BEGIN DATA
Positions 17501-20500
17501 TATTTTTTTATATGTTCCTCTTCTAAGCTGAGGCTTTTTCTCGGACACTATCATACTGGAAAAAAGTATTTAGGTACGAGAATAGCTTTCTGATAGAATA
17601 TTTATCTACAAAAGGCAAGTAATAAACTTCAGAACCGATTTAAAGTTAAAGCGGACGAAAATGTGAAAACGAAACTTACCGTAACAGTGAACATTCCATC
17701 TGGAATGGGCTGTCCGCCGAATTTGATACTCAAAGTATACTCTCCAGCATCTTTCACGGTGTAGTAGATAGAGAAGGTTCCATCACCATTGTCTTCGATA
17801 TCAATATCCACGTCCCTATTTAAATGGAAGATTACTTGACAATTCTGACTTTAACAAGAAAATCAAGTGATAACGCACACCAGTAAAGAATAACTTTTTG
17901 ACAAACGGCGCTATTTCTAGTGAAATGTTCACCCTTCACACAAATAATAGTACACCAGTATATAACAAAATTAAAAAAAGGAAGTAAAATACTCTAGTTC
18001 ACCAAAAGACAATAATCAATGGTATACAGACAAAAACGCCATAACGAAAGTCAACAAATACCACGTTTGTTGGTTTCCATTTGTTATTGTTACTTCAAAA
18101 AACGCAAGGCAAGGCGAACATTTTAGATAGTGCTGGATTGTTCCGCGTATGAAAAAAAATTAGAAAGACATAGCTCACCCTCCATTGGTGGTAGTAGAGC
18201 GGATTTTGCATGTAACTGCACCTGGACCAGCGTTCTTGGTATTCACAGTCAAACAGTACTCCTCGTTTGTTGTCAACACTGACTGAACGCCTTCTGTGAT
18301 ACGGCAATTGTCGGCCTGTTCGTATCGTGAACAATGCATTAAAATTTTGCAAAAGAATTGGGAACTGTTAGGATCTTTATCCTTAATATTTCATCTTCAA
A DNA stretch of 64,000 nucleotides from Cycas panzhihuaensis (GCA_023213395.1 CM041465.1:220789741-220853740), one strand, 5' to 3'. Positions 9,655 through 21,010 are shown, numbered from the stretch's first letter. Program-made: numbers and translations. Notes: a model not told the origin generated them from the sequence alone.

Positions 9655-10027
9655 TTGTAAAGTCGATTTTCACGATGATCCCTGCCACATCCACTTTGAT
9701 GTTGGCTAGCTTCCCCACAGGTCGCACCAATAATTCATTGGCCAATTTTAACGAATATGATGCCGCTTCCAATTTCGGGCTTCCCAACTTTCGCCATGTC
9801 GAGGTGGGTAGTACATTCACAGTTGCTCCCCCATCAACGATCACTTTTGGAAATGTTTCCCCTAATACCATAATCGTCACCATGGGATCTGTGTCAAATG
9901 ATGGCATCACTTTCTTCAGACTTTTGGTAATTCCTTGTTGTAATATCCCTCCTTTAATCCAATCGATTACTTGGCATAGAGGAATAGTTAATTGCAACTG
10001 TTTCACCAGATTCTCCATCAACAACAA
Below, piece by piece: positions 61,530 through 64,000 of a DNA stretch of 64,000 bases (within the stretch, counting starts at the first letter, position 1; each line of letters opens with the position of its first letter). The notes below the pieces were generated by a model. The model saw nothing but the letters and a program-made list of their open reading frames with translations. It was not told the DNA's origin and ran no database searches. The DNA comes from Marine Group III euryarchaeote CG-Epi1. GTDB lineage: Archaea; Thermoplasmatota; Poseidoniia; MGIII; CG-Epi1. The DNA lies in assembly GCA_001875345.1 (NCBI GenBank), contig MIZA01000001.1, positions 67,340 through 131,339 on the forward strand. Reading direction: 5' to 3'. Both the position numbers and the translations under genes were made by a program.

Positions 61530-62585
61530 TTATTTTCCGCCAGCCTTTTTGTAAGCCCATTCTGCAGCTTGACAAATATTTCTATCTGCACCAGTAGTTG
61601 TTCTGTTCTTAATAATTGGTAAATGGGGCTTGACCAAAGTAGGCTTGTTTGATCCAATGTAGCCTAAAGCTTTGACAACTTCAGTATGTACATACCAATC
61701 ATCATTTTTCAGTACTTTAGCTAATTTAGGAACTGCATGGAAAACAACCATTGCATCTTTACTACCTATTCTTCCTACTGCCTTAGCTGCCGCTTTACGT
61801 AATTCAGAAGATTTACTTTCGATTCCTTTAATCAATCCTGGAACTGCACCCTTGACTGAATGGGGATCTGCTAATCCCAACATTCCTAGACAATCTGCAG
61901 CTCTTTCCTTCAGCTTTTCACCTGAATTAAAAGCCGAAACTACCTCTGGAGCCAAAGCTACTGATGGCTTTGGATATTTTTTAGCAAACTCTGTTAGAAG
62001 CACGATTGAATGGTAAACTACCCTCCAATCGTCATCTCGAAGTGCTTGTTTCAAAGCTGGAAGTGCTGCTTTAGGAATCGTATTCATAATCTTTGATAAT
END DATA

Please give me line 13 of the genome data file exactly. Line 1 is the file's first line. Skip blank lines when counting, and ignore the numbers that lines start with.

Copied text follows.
9655 TTGTAAAGTCGATTTTCACGATGATCCCTGCCACATCCACTTTGAT